Men have used their physical power over women to enforce patriarchal control and domination since before recorded history. This physical power includes not only brute strength enabled by sexual dimorphic muscular structure, but also the fundamentals of reproductive biology. If a woman must fear that every sexual experience could lead to dangerous pregnancy and the commitment of rearing a child, then they are essentially at the biological mercy of any man with whom they might have a fleeting encounter. The constant threat of rape makes the situation even more traumatic. The fact that simple societies prior to complexification organize themselves by kinship rather than profession gave men not only a personal but social incentive to maximize control of women’s reproduction, leading to repressive constructs around female sexuality and nearly universal global conditions of gerontocratic patriarchy. With the development of civilization and hierarchy, taboo became religion, social kinship incentives were replaced by inheritance incentives under rule of law, and the watchful eyes of the village elders were reinforced by the watchful eyes of God commanding women to be pure, chaste and subservient to men at all times.

Civilization is a double-edged sword for women’s rights. On one hand, it can maximize oppression with all the horrific weight of institutional force. But it can also create conditions in which brain is valued over brawn, where urban living incentivizes smaller families over larger ones,  and where philosophical principles of moral justice can lead to intentional efforts to equalize opportunities for all humans regardless of sex or gender. Technological advances in family planning serve to reinforce that.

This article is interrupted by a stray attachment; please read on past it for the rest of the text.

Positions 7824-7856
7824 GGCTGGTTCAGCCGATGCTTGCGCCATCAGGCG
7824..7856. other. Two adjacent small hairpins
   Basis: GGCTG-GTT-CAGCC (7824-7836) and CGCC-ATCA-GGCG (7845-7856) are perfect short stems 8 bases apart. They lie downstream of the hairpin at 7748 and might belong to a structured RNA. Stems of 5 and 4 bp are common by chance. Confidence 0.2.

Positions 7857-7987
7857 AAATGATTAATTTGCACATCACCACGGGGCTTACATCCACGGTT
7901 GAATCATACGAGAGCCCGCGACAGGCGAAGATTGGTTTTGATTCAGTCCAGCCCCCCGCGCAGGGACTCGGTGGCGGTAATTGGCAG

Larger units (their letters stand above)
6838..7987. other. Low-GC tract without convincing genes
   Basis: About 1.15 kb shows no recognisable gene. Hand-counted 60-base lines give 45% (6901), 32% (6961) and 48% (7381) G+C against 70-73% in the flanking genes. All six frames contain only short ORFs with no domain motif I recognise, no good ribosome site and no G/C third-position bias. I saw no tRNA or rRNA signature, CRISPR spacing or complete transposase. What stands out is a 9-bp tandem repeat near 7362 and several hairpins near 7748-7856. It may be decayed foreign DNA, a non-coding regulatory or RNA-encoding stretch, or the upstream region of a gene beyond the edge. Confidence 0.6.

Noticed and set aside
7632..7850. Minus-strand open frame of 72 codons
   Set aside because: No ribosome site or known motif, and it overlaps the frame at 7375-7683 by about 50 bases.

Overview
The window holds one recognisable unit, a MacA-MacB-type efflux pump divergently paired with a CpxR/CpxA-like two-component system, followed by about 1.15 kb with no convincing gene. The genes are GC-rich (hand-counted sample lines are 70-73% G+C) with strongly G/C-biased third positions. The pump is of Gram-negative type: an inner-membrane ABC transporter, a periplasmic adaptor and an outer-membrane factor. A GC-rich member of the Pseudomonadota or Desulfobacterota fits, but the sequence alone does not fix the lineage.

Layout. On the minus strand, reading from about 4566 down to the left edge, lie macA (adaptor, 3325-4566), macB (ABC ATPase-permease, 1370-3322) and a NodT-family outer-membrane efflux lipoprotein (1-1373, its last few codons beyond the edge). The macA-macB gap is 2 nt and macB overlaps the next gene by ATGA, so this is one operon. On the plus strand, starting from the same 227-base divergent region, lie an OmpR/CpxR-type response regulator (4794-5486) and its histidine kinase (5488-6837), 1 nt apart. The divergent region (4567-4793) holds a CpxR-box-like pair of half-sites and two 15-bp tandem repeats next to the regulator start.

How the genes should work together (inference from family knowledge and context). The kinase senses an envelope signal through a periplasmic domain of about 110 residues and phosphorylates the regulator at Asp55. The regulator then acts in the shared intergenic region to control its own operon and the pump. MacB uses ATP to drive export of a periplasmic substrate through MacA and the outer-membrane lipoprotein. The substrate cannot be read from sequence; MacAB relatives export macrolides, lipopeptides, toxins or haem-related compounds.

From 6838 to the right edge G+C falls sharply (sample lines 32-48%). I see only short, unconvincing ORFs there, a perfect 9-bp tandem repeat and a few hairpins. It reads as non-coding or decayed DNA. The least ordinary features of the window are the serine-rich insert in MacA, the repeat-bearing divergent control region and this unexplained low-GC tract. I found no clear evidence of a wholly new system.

Unfortunately, patriarchy does not accept these changes without a fight. Men fearful of women’s liberation are reluctant to give up millennia-old forms of control. Men continue to physically abuse women, of course, but too many also fight desperately to perserve the link between sex and forced motherhood. They do this in the hope that fathers will continue to be able to control their daughters’ romantic and sexual choices, and that bad husbands can continue to compel their wives to continue in unhappy unrelationships for fear of being shunned for “loose” behavior and becoming mothers to children from multiple fathers. We still see this sexual double standard at play today when Donald Trump can become president of the United States in spite of his serial abuse, assault and infidelity, even as conservatives of all stripes condemn the women with whom he had his affairs as being of subhuman moral caliber for having the temerity to have consensual sex on camera. There is nothing defensible about any of this.

A confluence of technology and complexification have given women a greater opportunity than ever to decide to their own fates, to design their own lives and to make their own mark on the world however they wish, to enjoy the pleasures of world as they see fit just as men have done, and to make that solemn choice to become a mother (or not) at a time and with a partner entirely of their own choosing.

On Mother’s Day, the best way men can honor their mothers and partners is to renew our commitment to preserve and strengthen these advances against the regressive forces who would snatch them away.

David Atkins

David Atkins is a writer, activist and research professional living in Santa Barbara. He is a contributor to the Washington Monthly's Political Animal and president of The Pollux Group, a qualitative research firm.